Tenor saxophone  

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Train wreck at Montparnasse (October 22, 1895) by Studio Lévy and Sons.
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Train wreck at Montparnasse (October 22, 1895) by Studio Lévy and Sons.

The tenor saxophone is a medium-sized member of the saxophone family, a group of instruments invented by Adolphe Sax in the 1840s. The tenor, with the alto, is the most common type of saxophone. The tenor is pitched in the key of BTemplate:Music, and written as a transposing instrument in the treble clef, sounding a major ninth lower than the written pitch. It sounds deeper than the alto sax. The tenor saxophone uses a slightly larger mouthpiece, reed, and ligature than the alto saxophone, and is easily distinguished from that instrument by the crook or bend in its neck just ahead of the mouthpiece.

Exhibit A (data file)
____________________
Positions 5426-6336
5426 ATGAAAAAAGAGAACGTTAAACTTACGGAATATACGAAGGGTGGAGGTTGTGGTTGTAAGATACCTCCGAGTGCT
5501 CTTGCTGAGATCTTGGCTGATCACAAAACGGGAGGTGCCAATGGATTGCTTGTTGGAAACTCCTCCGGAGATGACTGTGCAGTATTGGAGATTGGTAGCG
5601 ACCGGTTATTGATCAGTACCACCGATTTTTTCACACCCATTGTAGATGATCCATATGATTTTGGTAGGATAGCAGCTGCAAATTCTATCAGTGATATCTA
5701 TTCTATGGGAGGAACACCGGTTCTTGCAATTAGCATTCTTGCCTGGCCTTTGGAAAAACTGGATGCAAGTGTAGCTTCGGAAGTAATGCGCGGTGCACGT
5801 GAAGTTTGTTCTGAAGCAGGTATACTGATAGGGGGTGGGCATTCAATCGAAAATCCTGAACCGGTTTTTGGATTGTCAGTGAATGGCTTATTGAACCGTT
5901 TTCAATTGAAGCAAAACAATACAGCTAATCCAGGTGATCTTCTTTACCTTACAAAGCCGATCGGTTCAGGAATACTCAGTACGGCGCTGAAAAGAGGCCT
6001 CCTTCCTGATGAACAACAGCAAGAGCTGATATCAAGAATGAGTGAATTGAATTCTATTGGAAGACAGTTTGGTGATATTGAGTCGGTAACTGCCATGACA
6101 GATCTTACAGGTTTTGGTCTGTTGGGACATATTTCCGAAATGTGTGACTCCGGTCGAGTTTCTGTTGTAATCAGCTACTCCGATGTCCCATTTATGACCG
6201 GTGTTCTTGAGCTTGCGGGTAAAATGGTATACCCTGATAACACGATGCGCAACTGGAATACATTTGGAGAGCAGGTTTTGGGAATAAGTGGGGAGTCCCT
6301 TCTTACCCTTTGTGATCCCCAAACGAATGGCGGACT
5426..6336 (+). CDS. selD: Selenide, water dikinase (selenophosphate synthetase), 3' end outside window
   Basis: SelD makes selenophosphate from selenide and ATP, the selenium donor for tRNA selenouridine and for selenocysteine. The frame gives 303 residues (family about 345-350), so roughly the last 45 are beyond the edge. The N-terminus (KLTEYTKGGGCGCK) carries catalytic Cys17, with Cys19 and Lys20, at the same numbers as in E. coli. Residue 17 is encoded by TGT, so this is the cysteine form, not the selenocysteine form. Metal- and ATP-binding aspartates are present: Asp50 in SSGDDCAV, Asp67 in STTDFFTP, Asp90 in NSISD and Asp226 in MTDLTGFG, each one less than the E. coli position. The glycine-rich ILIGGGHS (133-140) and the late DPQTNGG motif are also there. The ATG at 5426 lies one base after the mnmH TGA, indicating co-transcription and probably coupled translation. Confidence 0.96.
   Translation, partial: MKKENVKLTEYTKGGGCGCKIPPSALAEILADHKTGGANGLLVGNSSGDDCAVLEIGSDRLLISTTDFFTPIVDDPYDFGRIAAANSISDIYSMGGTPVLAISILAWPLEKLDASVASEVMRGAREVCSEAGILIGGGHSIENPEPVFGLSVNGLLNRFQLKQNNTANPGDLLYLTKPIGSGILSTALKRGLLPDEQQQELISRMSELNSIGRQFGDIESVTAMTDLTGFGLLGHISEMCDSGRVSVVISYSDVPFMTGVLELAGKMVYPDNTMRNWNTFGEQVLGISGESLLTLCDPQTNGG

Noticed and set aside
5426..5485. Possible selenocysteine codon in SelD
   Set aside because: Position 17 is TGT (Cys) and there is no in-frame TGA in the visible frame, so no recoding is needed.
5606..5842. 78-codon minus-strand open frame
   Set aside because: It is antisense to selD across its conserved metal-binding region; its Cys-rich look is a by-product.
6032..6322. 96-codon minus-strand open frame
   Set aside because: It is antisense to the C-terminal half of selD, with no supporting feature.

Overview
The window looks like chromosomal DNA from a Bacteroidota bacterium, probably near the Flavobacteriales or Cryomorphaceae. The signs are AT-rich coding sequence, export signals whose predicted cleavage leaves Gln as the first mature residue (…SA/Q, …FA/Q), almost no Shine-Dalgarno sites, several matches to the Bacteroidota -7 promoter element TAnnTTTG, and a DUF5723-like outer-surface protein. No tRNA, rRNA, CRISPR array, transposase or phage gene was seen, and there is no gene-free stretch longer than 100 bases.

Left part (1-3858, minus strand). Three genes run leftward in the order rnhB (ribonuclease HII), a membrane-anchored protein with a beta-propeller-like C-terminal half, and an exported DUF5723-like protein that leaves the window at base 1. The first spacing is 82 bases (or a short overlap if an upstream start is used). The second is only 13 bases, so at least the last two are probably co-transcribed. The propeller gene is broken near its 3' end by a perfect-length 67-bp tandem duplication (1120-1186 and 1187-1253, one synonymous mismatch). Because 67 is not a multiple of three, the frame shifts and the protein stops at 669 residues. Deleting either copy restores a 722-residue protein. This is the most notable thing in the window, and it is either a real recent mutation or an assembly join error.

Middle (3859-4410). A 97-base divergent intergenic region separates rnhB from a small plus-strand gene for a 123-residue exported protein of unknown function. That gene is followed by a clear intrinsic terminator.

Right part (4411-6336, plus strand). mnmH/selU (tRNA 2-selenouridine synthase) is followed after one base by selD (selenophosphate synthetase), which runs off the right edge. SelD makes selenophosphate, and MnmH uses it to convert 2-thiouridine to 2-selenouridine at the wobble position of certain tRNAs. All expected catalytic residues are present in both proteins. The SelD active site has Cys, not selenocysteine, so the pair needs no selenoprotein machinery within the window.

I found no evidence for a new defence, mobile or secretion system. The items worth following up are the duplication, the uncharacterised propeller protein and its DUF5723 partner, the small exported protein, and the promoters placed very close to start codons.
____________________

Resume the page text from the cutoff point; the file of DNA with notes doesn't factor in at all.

The tenor saxophone is used in many different types of ensembles, including concert bands, big band jazz ensembles, small jazz ensembles, and marching bands. It is occasionally included in pieces written for symphony orchestra and for chamber ensembles; three examples of this are Ravel's Boléro, Prokofiev's suite from Lieutenant Kijé,and Webern's Quartet for violin, clarinet, tenor saxophone, and piano. In concert bands, the tenor plays mostly a supporting role, sometimes sharing parts with the euphonium, horn and trombone. In jazz ensembles, the tenor plays a more prominent role, often sharing parts or harmonies with the alto saxophone.




Unless indicated otherwise, the text in this article is either based on Wikipedia article "Tenor saxophone" or another language Wikipedia page thereof used under the terms of the GNU Free Documentation License; or on original research by Jahsonic and friends. See Art and Popular Culture's copyright notice.

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